The US Department of Labor has shared an opinion letter that protects the job security of eligible living organ donors who need to take time off for their donation. For more detailed information about this news, you can view the opinion letter here, or a source press release from the American Kidney Fund.
What the Letter Says
In the letter, the DOL says that an organ donation can qualify as a serious health condition under the Family and Medical Leave Act of 1993 (FMLA) if it involves inpatient care (typically an overnight stay) or continuing treatment, as defined by their regulations.
What this Means
This conclusion means that people who decide to become living donors can qualify for FMLA leave, which entitles them to up to twelve unpaid weeks off work within a twelve month period, during which time their job is protected.
The American Kidney Fund has commended this decision, saying that it is a “game-changer” for people living in the US who might have thought about donating, but couldn’t take time off work “for fear of losing their jobs.”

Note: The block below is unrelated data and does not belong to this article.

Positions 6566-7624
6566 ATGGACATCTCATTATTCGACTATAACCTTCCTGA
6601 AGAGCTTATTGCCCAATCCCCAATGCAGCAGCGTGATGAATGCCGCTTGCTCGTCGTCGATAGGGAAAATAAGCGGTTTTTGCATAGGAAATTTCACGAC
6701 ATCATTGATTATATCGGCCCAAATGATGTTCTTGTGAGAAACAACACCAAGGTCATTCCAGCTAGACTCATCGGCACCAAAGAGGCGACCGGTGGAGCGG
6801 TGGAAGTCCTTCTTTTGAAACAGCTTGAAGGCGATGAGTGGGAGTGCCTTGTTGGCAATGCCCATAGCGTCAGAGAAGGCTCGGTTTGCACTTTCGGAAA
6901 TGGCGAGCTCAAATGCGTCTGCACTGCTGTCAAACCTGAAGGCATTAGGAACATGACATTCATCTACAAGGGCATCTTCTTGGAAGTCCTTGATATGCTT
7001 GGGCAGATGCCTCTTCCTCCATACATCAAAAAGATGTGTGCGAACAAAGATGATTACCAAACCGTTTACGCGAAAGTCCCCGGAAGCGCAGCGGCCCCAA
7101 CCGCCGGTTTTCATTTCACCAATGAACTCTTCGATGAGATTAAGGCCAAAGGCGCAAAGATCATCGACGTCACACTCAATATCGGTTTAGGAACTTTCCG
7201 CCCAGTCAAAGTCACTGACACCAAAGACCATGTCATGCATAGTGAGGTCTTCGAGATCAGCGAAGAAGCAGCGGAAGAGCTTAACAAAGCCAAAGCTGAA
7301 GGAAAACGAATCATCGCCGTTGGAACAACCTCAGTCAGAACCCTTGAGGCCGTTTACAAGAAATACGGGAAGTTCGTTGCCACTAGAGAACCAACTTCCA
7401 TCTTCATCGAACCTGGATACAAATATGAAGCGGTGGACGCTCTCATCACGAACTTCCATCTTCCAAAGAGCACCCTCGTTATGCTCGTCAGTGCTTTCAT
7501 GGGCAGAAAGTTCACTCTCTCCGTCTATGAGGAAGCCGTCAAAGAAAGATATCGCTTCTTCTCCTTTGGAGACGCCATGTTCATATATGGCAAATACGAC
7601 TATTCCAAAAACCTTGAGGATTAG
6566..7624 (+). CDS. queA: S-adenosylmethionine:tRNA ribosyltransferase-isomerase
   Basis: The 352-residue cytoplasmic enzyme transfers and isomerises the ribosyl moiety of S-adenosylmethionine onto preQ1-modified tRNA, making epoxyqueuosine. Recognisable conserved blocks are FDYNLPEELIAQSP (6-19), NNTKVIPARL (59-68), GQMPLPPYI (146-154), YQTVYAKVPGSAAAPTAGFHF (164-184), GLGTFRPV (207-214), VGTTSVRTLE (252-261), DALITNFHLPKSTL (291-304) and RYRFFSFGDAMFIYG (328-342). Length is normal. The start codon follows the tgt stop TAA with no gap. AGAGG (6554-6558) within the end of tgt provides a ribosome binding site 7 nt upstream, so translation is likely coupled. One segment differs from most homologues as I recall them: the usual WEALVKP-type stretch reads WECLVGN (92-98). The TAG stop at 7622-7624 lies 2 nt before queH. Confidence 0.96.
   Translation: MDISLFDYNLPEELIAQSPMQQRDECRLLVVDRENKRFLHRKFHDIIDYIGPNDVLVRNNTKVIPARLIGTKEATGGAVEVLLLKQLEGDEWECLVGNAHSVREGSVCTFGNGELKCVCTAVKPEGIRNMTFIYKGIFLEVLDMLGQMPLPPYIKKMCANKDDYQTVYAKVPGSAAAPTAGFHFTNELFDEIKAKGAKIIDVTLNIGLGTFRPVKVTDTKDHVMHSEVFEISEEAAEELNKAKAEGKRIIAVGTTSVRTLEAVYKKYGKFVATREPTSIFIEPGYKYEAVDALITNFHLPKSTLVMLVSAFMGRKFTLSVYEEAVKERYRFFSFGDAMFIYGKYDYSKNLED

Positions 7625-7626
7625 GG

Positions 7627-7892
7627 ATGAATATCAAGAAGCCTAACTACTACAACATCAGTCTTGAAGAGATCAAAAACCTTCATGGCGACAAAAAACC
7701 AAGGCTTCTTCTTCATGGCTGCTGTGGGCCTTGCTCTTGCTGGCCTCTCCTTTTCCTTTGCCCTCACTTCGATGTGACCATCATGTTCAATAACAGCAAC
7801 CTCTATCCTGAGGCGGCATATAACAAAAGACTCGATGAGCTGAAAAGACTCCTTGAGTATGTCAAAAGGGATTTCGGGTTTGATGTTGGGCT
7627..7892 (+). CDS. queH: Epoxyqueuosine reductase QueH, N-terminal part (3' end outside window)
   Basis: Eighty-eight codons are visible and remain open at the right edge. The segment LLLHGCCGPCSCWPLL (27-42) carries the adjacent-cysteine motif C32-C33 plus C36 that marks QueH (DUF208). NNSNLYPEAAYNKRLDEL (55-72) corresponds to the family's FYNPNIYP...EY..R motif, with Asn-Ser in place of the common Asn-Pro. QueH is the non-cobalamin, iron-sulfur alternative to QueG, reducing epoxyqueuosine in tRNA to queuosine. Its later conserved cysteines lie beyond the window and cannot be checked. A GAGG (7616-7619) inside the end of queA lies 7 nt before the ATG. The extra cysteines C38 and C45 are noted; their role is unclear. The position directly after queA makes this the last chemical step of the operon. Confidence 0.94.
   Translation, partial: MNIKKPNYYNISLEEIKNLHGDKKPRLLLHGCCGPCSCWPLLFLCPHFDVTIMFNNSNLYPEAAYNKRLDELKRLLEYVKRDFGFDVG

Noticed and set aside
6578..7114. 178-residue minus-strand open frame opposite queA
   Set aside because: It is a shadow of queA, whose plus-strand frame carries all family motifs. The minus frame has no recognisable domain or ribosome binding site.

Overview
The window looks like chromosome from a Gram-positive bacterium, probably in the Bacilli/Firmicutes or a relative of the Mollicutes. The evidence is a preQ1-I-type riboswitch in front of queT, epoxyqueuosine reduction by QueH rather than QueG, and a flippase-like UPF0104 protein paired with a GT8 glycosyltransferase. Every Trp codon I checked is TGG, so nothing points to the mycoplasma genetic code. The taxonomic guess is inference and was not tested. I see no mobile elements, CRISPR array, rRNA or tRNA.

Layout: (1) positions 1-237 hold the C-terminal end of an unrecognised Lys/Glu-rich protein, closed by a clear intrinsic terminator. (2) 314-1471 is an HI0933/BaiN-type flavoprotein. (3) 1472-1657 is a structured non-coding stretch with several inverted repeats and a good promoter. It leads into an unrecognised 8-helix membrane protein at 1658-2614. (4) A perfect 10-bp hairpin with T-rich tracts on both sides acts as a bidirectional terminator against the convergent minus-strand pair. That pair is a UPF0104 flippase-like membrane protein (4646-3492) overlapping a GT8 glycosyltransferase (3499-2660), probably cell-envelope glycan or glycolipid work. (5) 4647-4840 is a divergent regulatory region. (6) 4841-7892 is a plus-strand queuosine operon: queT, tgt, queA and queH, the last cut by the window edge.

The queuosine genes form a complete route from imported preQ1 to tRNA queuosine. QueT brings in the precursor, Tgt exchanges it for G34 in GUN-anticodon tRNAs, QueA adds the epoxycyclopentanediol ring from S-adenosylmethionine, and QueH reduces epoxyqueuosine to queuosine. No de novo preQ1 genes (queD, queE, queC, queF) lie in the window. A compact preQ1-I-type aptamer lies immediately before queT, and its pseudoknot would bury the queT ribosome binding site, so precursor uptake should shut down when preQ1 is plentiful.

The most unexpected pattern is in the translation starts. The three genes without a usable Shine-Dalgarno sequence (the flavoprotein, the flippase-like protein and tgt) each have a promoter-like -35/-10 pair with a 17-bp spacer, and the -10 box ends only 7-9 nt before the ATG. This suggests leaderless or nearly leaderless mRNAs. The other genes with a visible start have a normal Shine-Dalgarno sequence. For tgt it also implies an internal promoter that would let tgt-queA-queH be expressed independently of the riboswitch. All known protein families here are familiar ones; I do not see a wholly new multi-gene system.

Existing Donor Protections
According to the American Kidney Fund’s press release, living donors are already entitled to some protections in America. People who are employed by the US government may be allowed thirty paid days of leave for an organ donation, and one week for bone marrow donation. State government employees also have similar policies in some areas, and, in certain states, similar policies may also extend to the private sector.
Possible Future Changes
The American Kidney Fund is calling on the United States Congress to go further with donor protections and pass the Living Donor Protection Act (H.R. 1270). This act would prevent disability, long-term care, and life insurers from refusing or increasing the premiums of policies for living donors.
For more specific information about the opinion letter, you can view it here.